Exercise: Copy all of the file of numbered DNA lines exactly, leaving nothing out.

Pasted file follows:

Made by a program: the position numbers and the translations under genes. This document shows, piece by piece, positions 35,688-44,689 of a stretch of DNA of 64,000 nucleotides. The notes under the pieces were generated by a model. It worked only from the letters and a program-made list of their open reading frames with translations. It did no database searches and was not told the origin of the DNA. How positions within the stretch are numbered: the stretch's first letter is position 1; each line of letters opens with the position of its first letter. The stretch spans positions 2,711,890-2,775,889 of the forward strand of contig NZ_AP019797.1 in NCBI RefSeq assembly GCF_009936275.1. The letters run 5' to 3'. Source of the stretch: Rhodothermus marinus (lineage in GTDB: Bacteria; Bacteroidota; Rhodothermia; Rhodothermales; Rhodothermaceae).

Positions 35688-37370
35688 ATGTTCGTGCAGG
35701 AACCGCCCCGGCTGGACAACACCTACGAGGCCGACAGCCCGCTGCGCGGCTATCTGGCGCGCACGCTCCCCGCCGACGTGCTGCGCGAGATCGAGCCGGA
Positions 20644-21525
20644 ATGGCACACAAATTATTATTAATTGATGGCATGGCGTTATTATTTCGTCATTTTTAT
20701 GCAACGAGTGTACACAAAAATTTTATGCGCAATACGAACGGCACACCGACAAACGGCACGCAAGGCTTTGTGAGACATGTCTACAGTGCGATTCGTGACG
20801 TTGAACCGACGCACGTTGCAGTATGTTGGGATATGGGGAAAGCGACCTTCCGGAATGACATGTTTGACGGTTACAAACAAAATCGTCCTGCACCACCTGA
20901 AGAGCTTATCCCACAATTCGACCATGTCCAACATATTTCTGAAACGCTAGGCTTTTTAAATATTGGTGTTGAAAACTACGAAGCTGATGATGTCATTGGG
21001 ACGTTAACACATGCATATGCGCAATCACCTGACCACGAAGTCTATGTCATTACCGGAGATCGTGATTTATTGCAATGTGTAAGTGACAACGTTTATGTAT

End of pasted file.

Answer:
Made by a program: the position numbers and the translations under genes. This document shows, piece by piece, positions 35,688-44,689 of a stretch of DNA of 64,000 nucleotides. The notes under the pieces were generated by a model. It worked only from the letters and a program-made list of their open reading frames with translations. It did no database searches and was not told the origin of the DNA. How positions within the stretch are numbered: the stretch's first letter is position 1; each line of letters opens with the position of its first letter. The stretch spans positions 2,711,890-2,775,889 of the forward strand of contig NZ_AP019797.1 in NCBI RefSeq assembly GCF_009936275.1. The letters run 5' to 3'. Source of the stretch: Rhodothermus marinus (lineage in GTDB: Bacteria; Bacteroidota; Rhodothermia; Rhodothermales; Rhodothermaceae).

Positions 35688-37370
35688 ATGTTCGTGCAGG
35701 AACCGCCCCGGCTGGACAACACCTACGAGGCCGACAGCCCGCTGCGCGGCTATCTGGCGCGCACGCTCCCCGCCGACGTGCTGCGCGAGATCGAGCCGGA
Positions 20644-21525
20644 ATGGCACACAAATTATTATTAATTGATGGCATGGCGTTATTATTTCGTCATTTTTAT
20701 GCAACGAGTGTACACAAAAATTTTATGCGCAATACGAACGGCACACCGACAAACGGCACGCAAGGCTTTGTGAGACATGTCTACAGTGCGATTCGTGACG
20801 TTGAACCGACGCACGTTGCAGTATGTTGGGATATGGGGAAAGCGACCTTCCGGAATGACATGTTTGACGGTTACAAACAAAATCGTCCTGCACCACCTGA
20901 AGAGCTTATCCCACAATTCGACCATGTCCAACATATTTCTGAAACGCTAGGCTTTTTAAATATTGGTGTTGAAAACTACGAAGCTGATGATGTCATTGGG
21001 ACGTTAACACATGCATATGCGCAATCACCTGACCACGAAGTCTATGTCATTACCGGAGATCGTGATTTATTGCAATGTGTAAGTGACAACGTTTATGTAT